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Flying the Wild West

If you want a gauge of how Central Oregon's population is growing—and where the growth and visitors are coming from—look no further than the area's main airport

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WYATT GAINES
  • Wyatt Gaines

Wearing a San Francisco Giants hat around Bend can elicit remarks, depending on where you go. (Hint, don't go to Sidelines wearing one.)

Case in point: It might be considered poking the bear to purposely wear one as you stand by the baggage claim when the 11:33 am flight from Los Angeles lands at Roberts Field.

Fly from the Redmond Municipal Airport during a busy time of year and it's clear the place is getting too small to accommodate the number of passengers it gets. To borrow a scene from "Tommy Boy," it's like the airport is David Spade's jacket, and the passengers are Chris Farley, trying to cram a bigger body into clothing fit for a much-smaller frame.

Security is seeing the crunch, for one. According to Erinn Shaw, office assistant III for the Redmond Municipal Airport, if you're looking to fly out early in the morning, you'd better come early to get through security.

"There are 250 people in line in the morning. You need to be here two hours early, or you'll miss the plane," Shaw told me.

Stats at the Airport

Currently, there are 25 daily flights a day in and out of Redmond. Recent data from the airport shows that in March of this year, there were more than 30,000 deplanements—or passengers unloading from the plane—and about the same number of enplanements—or passengers loading the plane. In 1998, there were a mere 10 direct flights from Redmond, Shaw said. The population of Bend in that year was 34,154 and Redmond was 12,037, according to data from the U.S. Census. In July 1998, there were roughly 12,000 passengers flying into and out of the Redmond Airport. Fast forward 10 years to 2008, and the population of Bend was 76,807. Redmond was 23,354. The airport saw about 23,000 passengers flying in and out during July 2008.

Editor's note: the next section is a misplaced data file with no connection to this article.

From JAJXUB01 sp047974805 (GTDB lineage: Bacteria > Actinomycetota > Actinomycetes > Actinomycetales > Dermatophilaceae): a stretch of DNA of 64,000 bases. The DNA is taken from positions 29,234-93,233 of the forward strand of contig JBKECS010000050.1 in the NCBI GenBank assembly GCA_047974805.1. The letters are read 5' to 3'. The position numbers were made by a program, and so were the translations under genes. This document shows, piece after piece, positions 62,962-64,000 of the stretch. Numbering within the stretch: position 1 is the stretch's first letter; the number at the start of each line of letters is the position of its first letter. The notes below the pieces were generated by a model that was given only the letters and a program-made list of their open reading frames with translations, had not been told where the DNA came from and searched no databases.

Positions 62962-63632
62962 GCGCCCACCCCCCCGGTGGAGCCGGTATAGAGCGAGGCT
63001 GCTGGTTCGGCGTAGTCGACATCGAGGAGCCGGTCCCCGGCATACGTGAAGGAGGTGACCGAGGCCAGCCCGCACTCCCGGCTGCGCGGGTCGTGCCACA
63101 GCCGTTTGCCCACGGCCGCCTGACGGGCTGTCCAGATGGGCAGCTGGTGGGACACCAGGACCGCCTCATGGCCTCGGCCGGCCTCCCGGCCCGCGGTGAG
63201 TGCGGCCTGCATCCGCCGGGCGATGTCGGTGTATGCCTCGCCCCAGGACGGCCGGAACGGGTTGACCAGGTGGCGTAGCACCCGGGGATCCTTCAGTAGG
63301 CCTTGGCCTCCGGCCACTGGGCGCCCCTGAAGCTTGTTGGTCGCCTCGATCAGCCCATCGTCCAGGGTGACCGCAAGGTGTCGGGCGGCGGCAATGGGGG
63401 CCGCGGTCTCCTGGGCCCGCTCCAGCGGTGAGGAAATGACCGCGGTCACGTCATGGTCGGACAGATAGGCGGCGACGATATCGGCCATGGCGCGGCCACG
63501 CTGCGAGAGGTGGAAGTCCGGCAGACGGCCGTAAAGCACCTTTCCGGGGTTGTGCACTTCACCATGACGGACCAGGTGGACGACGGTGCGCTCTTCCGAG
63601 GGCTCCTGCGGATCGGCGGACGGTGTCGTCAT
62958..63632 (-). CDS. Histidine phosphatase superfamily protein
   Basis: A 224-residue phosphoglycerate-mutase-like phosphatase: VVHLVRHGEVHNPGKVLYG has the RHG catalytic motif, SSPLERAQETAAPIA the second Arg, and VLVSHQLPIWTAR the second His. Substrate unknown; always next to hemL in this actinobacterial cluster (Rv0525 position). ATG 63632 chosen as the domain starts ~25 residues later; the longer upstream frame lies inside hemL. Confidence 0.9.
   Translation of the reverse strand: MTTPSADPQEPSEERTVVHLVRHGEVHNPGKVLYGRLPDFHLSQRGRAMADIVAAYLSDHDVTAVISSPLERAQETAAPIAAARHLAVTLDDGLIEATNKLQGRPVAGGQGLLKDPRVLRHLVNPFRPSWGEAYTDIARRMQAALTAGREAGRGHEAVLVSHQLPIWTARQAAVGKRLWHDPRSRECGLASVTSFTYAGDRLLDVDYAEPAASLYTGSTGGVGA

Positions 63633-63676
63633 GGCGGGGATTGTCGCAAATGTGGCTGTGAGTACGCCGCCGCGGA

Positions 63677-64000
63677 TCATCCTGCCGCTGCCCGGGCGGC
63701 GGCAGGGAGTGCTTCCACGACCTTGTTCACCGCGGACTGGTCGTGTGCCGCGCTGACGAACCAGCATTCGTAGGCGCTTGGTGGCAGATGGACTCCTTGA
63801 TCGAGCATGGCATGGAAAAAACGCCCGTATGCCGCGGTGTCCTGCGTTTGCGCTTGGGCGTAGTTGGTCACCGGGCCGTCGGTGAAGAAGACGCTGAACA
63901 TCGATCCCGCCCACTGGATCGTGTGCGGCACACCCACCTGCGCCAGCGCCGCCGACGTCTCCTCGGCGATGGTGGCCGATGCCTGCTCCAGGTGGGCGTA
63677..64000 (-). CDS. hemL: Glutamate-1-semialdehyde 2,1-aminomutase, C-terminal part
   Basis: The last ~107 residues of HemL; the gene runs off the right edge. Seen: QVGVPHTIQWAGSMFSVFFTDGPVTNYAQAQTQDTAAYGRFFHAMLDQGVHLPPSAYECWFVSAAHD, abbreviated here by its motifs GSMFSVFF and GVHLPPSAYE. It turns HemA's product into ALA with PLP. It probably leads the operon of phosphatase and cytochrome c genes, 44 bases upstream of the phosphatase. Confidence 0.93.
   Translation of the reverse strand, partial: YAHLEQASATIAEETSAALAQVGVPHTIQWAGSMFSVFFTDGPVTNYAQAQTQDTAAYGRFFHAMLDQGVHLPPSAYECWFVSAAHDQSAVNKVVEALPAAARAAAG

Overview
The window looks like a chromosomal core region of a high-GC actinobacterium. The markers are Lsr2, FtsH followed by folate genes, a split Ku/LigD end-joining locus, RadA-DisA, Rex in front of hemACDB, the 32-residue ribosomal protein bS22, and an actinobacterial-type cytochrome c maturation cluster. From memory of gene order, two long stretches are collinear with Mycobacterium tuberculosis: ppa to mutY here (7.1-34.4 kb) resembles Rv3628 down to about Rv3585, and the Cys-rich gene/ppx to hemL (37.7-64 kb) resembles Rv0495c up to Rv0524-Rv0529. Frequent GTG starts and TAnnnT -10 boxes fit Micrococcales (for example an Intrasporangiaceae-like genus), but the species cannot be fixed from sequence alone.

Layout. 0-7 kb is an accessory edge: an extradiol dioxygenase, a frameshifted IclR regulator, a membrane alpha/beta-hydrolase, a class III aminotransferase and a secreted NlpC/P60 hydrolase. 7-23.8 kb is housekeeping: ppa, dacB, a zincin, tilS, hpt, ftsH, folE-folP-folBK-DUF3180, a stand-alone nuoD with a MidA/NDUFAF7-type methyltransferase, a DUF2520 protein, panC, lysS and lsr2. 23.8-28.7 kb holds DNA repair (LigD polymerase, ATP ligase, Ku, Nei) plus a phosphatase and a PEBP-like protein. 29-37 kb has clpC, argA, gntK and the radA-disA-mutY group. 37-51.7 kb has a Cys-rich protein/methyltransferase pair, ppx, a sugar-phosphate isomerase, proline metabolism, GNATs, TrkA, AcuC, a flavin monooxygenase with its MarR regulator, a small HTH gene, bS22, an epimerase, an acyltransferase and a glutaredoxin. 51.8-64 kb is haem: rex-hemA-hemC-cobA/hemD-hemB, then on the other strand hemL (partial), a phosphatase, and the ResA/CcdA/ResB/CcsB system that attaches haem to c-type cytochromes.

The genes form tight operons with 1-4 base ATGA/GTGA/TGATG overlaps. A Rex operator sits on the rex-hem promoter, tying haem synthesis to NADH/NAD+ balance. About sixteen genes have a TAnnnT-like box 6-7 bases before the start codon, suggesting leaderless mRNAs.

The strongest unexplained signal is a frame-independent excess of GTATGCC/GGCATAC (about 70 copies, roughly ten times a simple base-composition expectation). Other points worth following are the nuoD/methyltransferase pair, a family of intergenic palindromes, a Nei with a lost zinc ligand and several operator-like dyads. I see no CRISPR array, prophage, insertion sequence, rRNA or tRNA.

With Bend regularly ranked among the United States' fastest-growing towns, it's no surprise that the numbers at the airport would steadily climb, too. According to VisitBend, in the summer of 2017, 63 percent of visitors were from out of state. Their data showed 18.6 percent were from California—4.5 percent from Los Angeles and 6.8 percent from the San Francisco Bay Area.

But to get the real-life flavor of where our influx comes from, our editor at the Source Weekly decided to park my butt in the airport for an hour on May 24—the early start of Memorial Day Weekend—to see what's the hubbub, bub.

At 10:55 am, I walked in through the spinning front door, past the men mowing the strips of lawn that separate the parking areas from the terminal. After sitting in a faux-leather chair for a couple of minutes, I decided letting the airport staff know what I was up to sounded better than getting questioned—or worse, arrested.

My forethought resulted in a thorough tour of the airport, getting to use the staff-only hallway around security—score one for the Source—via the aforementioned Shaw. About 150 people were there, waiting to catch planes; most on cell phones, some reading paperback novels or sipping coffee. A nice white dog stopped from preening its paws to lick my hand. Things were rather hum-drum on this side of security.

Back on the other side, I plopped back down in a seat near baggage claim and took notes.

11:15 am: The five rental car lines are empty. Four people are sitting and presumably waiting for passengers. I mean, why else would you sit in the airport at 11—unless you're me, of course. A young blonde woman working at the Hertz counter picks up the phone. She's over her head with the call and has to tell the person on the other end they're sold out and no, the manager's not in.